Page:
• As soon as children recognize the image side, turn the cards over.
  • Use the corresponding Easy-for-Me™ Children’s Readers to practice new concepts.
  • Provide students with the tactile activities from Beyond Sight Words Activities.
  • Display the new words on the word wall.
  • Select a new level of SnapWords® to teach and repeat.

In summary, the SnapWords® System uses a combination of visual, kinesthetic, and auditory elements to engage learners, making it effective for a wide range of students with different learning preferences and processing styles.

For an enriched learning experience, consider pairing with these other great Child1st resources for an engaging multisensory learning experience!

For additional insights and related topics, explore these recommended articles for a deeper understanding and further exploration!

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What's Included

  • SnapWords® Lists D & G
  • Easy-for-Me™ Children’s Readers Set D
  • Download of corresponding SnapWords® Mini-Lessons, Sight Words in Sentences, and Beyond Sight Words Activities D & G

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Frequently Asked Questions

How do I help a child struggling with letters and their sounds?

Stories and visuals serve as potent instruments for engaging and educating children. Young learners naturally gravitate toward visual stimuli, stories that captivate their imagination, and interactive, tactile experiences. When crafting each letter of the alphabet, align its shape with a recognizable object. This association links the letter's form with its corresponding sound. By incorporating images, children can seamlessly connect letter shapes with their phonetic sounds. The addition of stories and imagery reinforces the memorization of letters and their associated sounds. Furthermore, the inclusion of hands-on and tactile activities enhances the learning experience.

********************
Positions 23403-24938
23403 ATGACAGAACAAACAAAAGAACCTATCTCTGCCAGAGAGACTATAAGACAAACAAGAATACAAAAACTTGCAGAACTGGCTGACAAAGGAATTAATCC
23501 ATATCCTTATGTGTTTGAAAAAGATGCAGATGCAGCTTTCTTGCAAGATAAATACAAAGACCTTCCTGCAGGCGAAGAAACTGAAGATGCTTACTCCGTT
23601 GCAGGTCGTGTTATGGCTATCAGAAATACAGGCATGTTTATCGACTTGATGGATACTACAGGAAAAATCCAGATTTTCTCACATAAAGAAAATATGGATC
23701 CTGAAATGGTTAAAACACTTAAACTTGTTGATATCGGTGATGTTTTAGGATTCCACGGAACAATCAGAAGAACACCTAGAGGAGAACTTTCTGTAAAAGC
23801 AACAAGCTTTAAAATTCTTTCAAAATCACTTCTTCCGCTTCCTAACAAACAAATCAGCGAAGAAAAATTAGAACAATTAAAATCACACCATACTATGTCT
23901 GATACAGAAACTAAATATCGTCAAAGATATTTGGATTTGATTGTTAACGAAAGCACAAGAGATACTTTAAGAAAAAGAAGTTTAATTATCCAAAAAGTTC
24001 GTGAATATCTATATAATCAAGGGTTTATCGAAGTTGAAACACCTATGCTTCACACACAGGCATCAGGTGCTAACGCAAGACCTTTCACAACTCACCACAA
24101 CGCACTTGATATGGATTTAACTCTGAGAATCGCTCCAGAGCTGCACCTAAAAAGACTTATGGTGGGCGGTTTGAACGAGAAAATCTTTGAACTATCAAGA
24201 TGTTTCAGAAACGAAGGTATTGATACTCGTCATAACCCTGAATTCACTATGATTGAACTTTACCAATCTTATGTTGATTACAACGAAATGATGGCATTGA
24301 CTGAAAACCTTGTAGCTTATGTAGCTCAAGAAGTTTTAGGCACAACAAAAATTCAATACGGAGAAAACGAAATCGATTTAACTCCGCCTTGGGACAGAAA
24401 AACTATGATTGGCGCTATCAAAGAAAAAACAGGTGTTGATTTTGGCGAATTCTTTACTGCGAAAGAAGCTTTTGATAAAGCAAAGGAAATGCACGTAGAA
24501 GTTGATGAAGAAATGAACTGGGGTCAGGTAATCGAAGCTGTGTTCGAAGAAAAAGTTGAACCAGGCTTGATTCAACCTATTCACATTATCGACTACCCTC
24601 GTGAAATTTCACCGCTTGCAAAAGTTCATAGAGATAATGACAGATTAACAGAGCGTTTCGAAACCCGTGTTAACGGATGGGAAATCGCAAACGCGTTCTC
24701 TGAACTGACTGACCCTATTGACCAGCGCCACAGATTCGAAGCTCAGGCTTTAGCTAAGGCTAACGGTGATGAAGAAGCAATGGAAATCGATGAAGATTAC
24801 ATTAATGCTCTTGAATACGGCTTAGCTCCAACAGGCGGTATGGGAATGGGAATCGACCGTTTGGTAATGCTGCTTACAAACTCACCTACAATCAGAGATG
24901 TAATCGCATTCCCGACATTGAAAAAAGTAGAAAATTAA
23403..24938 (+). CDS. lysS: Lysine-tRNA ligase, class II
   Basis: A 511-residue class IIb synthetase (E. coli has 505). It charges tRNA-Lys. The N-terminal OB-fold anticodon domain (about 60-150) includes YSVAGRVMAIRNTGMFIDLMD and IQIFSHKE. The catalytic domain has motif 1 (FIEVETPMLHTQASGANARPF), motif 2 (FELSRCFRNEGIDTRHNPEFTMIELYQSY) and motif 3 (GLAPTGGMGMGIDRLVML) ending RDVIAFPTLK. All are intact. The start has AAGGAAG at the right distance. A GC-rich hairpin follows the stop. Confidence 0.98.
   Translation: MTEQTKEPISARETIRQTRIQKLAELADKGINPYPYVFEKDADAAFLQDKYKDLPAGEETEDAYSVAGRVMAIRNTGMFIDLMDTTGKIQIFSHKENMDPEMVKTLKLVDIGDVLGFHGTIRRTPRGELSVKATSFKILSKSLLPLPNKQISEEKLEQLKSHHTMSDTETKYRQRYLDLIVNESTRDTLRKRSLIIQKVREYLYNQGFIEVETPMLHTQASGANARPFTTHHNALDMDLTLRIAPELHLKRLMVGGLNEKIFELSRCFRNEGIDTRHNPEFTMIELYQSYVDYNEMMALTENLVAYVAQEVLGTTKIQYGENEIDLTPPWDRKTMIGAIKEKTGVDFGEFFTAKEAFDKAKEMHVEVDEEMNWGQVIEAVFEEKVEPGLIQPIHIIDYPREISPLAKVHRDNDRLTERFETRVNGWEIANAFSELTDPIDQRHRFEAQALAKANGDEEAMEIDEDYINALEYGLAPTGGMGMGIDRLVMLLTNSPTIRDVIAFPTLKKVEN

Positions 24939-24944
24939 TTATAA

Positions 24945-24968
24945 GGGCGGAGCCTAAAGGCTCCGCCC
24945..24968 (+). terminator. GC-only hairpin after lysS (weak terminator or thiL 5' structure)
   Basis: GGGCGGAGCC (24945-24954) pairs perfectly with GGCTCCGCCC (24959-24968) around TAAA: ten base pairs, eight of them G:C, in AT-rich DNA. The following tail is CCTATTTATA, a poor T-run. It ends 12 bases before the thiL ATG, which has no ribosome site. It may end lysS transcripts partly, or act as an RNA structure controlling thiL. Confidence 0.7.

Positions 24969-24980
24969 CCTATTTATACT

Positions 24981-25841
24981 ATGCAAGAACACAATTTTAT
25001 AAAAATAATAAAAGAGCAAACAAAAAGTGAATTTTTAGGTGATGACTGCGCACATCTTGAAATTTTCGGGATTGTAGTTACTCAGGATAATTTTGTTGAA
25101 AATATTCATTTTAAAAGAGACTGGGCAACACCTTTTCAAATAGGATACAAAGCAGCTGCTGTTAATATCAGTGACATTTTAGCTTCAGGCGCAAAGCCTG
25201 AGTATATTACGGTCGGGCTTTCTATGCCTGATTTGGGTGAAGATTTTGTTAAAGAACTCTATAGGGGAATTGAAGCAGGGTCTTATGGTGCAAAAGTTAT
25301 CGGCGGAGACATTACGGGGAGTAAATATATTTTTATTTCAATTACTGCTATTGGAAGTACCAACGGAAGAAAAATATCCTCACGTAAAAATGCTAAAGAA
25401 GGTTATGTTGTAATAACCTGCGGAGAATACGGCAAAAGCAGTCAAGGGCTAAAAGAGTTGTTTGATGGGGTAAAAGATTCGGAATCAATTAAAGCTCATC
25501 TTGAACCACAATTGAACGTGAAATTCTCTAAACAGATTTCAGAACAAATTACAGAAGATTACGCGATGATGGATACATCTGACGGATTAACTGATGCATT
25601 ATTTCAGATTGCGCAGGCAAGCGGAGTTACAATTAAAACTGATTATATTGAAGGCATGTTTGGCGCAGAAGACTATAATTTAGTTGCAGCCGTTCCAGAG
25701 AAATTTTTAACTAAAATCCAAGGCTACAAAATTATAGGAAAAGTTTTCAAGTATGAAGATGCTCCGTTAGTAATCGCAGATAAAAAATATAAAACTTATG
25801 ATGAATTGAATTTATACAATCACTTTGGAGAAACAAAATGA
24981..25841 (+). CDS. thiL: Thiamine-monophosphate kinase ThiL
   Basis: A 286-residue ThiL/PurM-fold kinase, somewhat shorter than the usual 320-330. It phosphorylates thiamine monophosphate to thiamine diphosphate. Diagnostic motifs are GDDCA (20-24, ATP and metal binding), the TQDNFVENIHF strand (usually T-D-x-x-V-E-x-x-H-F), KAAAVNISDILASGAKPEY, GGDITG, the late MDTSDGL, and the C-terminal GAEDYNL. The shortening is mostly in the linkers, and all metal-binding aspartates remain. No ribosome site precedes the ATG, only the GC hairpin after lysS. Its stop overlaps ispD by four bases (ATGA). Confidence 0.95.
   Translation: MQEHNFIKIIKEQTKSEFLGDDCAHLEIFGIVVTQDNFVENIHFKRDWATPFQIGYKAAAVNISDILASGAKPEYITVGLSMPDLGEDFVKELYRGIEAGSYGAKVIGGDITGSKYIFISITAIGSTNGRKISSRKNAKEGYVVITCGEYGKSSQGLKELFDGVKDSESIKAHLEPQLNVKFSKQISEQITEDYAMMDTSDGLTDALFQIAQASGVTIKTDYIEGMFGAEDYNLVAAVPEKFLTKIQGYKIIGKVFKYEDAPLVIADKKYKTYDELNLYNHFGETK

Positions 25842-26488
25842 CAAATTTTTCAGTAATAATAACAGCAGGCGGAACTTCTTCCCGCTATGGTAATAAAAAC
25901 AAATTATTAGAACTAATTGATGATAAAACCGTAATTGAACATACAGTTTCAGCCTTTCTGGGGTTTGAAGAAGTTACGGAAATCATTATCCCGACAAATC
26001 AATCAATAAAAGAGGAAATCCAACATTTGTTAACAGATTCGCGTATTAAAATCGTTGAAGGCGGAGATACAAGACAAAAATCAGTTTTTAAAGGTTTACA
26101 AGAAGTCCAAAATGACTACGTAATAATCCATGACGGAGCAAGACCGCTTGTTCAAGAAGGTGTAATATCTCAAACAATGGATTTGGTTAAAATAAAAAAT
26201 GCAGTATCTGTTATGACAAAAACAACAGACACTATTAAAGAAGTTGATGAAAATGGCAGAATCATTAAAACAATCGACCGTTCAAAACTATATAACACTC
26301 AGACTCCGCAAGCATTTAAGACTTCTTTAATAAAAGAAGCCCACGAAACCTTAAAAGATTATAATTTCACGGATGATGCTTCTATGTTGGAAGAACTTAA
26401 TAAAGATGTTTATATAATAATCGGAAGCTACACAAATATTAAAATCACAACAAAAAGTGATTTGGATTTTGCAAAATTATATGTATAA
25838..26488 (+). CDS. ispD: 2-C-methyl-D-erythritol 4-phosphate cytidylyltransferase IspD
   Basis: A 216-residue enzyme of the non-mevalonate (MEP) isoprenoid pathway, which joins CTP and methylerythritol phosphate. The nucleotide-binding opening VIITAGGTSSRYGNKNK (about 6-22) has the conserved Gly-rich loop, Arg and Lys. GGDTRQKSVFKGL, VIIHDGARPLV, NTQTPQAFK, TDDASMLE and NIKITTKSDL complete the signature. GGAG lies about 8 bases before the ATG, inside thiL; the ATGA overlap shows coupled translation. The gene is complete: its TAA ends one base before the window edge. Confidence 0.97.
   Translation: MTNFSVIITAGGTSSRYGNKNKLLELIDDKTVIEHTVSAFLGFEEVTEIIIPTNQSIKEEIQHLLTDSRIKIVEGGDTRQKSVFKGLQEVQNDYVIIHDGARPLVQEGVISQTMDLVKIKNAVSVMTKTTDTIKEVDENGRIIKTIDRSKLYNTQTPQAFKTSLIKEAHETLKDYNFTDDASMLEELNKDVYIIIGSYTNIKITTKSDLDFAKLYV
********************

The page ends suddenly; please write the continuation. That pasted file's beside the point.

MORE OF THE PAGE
What letters should children learn first?

Teaching the alphabet in the traditional alphabetical order, as seen in the alphabet song, isn't inherently magical or more effective. Letters in words don't always follow the alphabetical sequence either. Alphabet Tales takes a different approach by presenting the alphabet in a deliberate order that enables young learners to construct simple words right away. This approach offers a clever and practical way to demonstrate the purpose of letters to children. For instance, Alphabet Tales introduces the Letter A and its associated sound first, followed immediately by the letter T. This allows children to form the word "AT." Subsequently, the introduction of the letter C forms the word "CAT," and so on. By showing the practical application of letters and their sounds, Alphabet Tales provides a more meaningful and engaging way for young children to learn.

Why are sight words important?

Sight words are critical in early literacy because they make up 80-90% of the words children encounter in text, and recognizing them instantly greatly simplifies reading, improving fluency and comprehension. These high-frequency words, such as "the" and "and," enhance reading fluency, comprehension, and confidence, laying the foundation for more advanced literacy skills, reducing cognitive load, and supporting performance on standardized tests and overall language development. In a nutshell, mastering sight words is essential for building strong reading skills in children.

What are SnapWords®?